Friday, 21 September 2007

Absurd censorship in America

It hardly seems possible, but the American government has taken to banning certain religious texts from prison libraries.

The ban includes texts by theologians Reinhold Niebuhr or Karl Barth, as well as popular inspirational work such as Rick Warren's Purpose-Driven Life or Harold Kushner's When Bad Things Happen to Good People.

As The New York Times put it, "chaplains have been quietly carrying out a systematic purge of religious books and materials that were once available to prisoners in chapel libraries."

The news reports seem implausible. The idea of government bureaucrats drafting a list of approved books on religion seems like something out of Soviet-era Russia, not the United States of America, where freedom of religion – even for those behind prison walls – is supposed to be sacrosanct.

But the reports are true. All of the books and authors named above have been removed from prison libraries. In some instances, according to the Times, chaplains have been forced to dismantle "libraries that had thousands of texts collected over decades, bought by the prisons, or donated by churches and religious groups."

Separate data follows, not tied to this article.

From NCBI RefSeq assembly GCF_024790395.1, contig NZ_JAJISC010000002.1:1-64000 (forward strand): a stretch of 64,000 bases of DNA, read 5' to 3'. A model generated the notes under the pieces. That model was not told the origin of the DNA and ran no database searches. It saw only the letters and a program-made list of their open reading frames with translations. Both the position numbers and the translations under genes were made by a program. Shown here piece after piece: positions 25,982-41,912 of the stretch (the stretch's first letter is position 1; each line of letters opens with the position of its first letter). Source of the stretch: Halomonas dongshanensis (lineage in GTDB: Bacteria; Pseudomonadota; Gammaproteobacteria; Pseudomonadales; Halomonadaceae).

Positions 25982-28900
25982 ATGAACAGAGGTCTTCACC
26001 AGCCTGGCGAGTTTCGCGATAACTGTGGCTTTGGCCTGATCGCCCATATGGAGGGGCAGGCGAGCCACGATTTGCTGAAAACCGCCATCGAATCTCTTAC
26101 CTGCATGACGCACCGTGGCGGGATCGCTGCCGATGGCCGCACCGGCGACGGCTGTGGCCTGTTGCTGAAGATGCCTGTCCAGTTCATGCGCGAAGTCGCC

The contents of the "approved" list seem capricious. For example, "80 of the 120 titles on the list for Judaism are from the same Orthodox publishing house," and the list for Christianity "lack[s] materials from early church fathers, liberal theologians and major Protestant denominations."

The Bureau of Prisons says they merely want to ensure prisons are not recruiting grounds for terrorists and other militant groups. So why are they removing the vast majority of materials on faith and religion? And if prisoners are not free to pursue their own faith journeys, what cause for hope should they have?

Christians from across the political and theological spectrum are outraged. As Mark Earley, president and chief executive officer of Chuck Colson's Prison Fellowship, told the Times, "It's swatting a fly with a sledgehammer. There's no need to get rid of literally hundreds of thousands of books that are fine simply because you have a problem with an isolated book or piece of literature that presents extremism."

I wonder if Rick Warren had not so vocally opposed aspects of the Bush Administration, would he still find himself on the banned list?

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